• Enameled Cast Iron: When a kitchen product is made from high-quality enameled cast iron, this means that it is typically very easy to clean and does not burn quickly. A pan, pot or dutch oven that does not burn easily typically has a longer lifespan and does not require heavy-duty cleaning chemicals or replacement appliances.
  • Stoneware: Le Creuset’s stoneware is scratch-resistant and safe to be used in both the oven and dishwasher. Due to its even distribution, the stoneware retains heat for extended amounts of time and releases it gradually to cook your food uniformly all the way through.
  • Toughened Nonstick PRO: Toughened nonstick PRO is a specific type of nonstick pan adhesive that seamlessly covers all of Le Creuset’s nonstick pans. It has a PFOA-free nonstick coating whose texture allows you to easily wash any residue and dried-on foods from the pan without requiring excess oil while cooking.
  • Stainless Steel: Stainless steel is one of the staples of any contemporary American kitchen. What makes the stainless steel at Le Creuset special is that it is made specifically by European design masters who specialize in making base-to-rim stainless steel that is infused with titanium. This stainless steel has aluminum metal at the center in order to disperse heat more evenly than a regular stainless-steel pot, or pan is able to do.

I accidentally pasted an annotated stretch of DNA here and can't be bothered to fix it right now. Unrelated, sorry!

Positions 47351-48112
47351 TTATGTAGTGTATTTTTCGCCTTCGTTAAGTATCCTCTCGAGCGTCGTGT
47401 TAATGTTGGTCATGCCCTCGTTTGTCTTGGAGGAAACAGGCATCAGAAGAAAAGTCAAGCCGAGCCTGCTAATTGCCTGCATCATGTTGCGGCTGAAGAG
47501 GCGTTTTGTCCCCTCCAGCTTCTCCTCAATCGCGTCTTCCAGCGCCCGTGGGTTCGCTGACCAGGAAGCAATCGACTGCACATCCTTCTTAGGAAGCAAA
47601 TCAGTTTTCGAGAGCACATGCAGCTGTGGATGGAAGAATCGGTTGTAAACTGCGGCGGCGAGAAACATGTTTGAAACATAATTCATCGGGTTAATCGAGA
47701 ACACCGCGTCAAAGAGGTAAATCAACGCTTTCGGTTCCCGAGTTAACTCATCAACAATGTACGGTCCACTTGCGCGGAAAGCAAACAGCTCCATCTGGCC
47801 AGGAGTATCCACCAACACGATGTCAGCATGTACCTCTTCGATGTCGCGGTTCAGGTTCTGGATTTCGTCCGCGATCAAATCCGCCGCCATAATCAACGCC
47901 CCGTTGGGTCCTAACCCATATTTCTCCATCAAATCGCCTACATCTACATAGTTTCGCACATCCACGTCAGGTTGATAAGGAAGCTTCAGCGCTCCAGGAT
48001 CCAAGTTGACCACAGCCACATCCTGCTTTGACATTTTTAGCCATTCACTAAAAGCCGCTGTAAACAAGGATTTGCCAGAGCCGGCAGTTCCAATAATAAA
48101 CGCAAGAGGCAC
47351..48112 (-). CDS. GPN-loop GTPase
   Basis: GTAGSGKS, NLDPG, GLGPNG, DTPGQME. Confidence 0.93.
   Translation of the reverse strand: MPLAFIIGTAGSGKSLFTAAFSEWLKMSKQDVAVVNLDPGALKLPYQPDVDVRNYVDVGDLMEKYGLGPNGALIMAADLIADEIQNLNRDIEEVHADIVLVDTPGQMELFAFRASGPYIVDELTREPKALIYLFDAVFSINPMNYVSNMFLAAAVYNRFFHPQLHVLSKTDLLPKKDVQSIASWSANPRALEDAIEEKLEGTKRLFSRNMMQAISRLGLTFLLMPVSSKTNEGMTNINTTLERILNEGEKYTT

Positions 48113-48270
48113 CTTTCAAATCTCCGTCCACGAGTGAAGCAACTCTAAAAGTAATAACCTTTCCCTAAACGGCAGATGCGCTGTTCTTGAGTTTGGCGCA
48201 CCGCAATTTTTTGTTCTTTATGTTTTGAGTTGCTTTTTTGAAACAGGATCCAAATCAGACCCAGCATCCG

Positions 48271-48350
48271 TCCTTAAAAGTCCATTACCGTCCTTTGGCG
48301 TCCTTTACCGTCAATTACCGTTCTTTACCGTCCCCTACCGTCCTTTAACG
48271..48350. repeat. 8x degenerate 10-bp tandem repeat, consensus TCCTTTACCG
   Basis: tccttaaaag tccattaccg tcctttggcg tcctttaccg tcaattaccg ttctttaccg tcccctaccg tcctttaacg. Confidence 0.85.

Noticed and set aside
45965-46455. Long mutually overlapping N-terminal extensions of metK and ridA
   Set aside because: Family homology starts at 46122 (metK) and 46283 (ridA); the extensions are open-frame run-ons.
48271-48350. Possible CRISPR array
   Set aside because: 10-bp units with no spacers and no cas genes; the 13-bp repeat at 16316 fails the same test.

• Silicone: The silicone used by Le Creuset is both durable and versatile. It can withstand hot temperatures up to 482 degrees Fahrenheit and is designed without BPA, making all spatulas, silicone bowls, and accessories safe to use and eat from every day.

Quality Product Inspection

Quality control is extremely monitored within Le Creuset. Over 15 different people are required to inspect every single Le Creuset product before approving it for public sale. If any weaknesses, impurities, or damage is found, the item is discarded and will not be sold. 

This high standard of quality and product inspection is part of what dictates the Le Creuset price point. Unlike mass-manufactured items that can often come damaged or with malfunctions, Le Creuset products are guaranteed to work properly for life.

The Methods of Production

Le Creuset is known for its exacting methods of production when it comes to perfecting its stainless steel, enamel, cast iron, and ceramic products. While each and every pot or pan is no longer made entirely by hand, Le Creuset depends heavily on the ability of its employees to ensure that items are being produced correctly when manufactured.